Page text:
Starring: The voices of Jerry Seinfeld, Renée Zellweger, Matthew Broderick, Chris Rock, John Goodman, Kathy Bates. Rated
Like a lot of films putatively intended for children, Bee Movie
might seem as ambivalent
about its identity as its conflicted protagonist, Barry B. Benson. Barry is
voiced by Jerry Seinfeld, who also served as the film’s primary screenwriter
and has created here a children’s story boasting the kind of good-hearted
sentiment his peerless sitcom so defiantly lacked. Even so, adults shouldn’t be
disappointed. Barry’s tale, about a bee who is asked to forsake his freedom for
a drone-like existence, has wit enough to appeal to all ages.
Like Z, the Antz
character voiced by another famously neurotic standup, Woody Allen, Barry isn’t
ready to accept a lifetime of servitude, even if tradition dictates it. Rather
than buzzing his life away in the hive, where no worker bee has enjoyed a
vacation day in 27 million years, he ventures into the big city. It is there that he
befriends Vanessa (Renée Zellweger), a sympathetic florist who introduces him
to coffee, TiVo and pound cake. Then she makes the mistake of taking him to the
Once there, Barry is horrified to discover that humans
have turned honey into a cottage industry. Enraged, he files suit, at which
point Bee Movie briefly gravitates
toward satirizing lawyers and the system in which they thrive. A strange choice
for a kids’ movie, perhaps, but it pays off.
There is an inspired courtroom scene in which celebrity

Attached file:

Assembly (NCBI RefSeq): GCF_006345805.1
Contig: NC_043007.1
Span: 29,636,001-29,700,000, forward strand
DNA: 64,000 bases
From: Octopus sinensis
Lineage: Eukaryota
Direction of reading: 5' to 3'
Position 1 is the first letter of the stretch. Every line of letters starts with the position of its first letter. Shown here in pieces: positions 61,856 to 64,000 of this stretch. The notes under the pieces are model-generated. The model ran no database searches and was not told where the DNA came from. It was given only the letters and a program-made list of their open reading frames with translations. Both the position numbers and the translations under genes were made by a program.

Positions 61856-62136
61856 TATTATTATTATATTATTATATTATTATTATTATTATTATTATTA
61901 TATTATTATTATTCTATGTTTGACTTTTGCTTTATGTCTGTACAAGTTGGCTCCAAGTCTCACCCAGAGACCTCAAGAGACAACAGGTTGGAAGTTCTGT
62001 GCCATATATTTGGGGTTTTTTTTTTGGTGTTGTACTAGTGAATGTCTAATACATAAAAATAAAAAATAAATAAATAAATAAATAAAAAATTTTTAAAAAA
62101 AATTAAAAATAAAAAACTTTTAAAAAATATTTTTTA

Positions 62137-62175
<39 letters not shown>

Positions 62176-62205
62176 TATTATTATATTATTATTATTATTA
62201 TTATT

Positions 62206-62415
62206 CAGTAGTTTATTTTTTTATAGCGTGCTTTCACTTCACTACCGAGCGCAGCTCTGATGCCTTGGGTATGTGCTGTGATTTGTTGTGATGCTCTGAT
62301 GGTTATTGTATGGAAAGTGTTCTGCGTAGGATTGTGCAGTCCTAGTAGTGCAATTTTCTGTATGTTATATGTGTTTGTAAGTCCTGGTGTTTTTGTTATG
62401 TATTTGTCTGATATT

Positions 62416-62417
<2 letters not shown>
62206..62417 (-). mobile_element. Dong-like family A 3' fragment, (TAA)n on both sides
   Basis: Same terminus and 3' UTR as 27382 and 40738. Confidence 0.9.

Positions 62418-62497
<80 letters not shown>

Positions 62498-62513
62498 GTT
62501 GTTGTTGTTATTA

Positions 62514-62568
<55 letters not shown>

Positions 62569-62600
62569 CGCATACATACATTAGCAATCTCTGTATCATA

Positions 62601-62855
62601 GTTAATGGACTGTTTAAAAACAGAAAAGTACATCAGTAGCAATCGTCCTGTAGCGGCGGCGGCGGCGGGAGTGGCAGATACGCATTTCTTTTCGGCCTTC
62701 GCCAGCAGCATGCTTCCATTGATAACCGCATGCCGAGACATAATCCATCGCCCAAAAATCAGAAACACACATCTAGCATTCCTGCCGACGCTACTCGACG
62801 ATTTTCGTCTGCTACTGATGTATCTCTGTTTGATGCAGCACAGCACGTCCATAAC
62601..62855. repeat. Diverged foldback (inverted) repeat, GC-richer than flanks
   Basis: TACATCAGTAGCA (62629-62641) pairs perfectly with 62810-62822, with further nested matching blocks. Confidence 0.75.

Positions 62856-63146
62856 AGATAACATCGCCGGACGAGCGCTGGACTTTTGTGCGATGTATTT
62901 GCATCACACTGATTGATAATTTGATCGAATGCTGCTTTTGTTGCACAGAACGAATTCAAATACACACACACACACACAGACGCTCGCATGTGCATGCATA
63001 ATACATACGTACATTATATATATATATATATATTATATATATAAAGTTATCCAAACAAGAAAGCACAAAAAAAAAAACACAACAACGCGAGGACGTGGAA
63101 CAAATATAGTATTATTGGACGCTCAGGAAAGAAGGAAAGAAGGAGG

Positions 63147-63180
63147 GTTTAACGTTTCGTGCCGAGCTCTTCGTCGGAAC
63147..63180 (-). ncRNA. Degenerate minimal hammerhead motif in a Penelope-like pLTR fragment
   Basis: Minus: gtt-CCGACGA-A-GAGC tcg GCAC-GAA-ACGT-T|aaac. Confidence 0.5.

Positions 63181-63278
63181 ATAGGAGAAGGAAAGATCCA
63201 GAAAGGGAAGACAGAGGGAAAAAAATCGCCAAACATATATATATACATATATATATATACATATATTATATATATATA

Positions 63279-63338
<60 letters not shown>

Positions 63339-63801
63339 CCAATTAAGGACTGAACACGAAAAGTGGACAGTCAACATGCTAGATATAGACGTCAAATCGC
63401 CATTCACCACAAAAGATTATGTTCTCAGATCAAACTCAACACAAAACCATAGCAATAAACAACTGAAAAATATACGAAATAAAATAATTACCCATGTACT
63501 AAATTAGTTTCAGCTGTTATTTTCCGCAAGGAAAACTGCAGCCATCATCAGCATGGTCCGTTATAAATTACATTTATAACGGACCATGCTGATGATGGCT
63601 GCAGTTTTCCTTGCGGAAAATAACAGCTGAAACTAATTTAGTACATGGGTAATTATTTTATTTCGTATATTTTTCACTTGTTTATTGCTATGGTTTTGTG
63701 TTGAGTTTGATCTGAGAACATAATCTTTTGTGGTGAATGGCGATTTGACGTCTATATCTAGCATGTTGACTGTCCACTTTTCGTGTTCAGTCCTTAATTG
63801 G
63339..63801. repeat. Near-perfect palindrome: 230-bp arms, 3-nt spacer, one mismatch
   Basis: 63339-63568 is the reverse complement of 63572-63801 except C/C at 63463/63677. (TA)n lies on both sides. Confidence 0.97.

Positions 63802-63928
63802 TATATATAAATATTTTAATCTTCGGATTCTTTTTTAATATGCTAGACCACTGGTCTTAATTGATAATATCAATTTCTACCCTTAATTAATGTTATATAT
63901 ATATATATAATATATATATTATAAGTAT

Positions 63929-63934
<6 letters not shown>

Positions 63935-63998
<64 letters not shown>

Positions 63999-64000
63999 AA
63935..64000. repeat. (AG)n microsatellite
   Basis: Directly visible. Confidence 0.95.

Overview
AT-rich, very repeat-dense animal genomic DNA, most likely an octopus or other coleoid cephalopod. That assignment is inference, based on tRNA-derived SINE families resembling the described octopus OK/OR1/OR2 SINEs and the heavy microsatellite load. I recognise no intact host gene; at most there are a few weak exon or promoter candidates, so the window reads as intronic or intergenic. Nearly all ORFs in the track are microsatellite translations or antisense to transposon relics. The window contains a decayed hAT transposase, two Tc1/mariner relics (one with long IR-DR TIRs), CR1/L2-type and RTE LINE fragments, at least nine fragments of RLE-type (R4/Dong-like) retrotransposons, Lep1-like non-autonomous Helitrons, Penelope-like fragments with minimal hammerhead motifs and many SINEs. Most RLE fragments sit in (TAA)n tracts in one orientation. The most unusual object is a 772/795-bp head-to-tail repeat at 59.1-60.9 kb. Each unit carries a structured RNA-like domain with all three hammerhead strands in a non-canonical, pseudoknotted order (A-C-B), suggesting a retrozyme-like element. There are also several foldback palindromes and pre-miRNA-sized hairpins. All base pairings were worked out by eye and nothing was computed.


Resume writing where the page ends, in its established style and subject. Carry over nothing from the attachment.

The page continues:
defendants are forced to defend their casual exploitation of bees – Sting, for
obvious reasons, and a characteristically short-fused Ray Liotta, who markets
his own brand of mass-produced honey when he’s not ratting out fellow
goodfellas. It is a sequence driven by sophisticated humor worthy of Seinfeld, though whether that will appeal to viewers 10 and
under is anyone’s guess.
Ultimately, it should. Bee Movie is, at its core, a coming-of-age tale about finding
independence and love – even in places as strange and overwhelming as New York
City – and it is a joyous experience. It is visually daring as it veers between
Barry’s elaborately rendered hive and the fertile pastures of Central Park,
though it is not as single-mindedly concerned with technical detail as
DreamWorks Animation’s meal ticket, Shrek the Third.
And that's fine. Bee Movie
is smarter, funnier and conceived with greater emotional depth, even if its
comic subtext is geared more toward mature audiences. After all, someone has to
take those kids to the multiplex.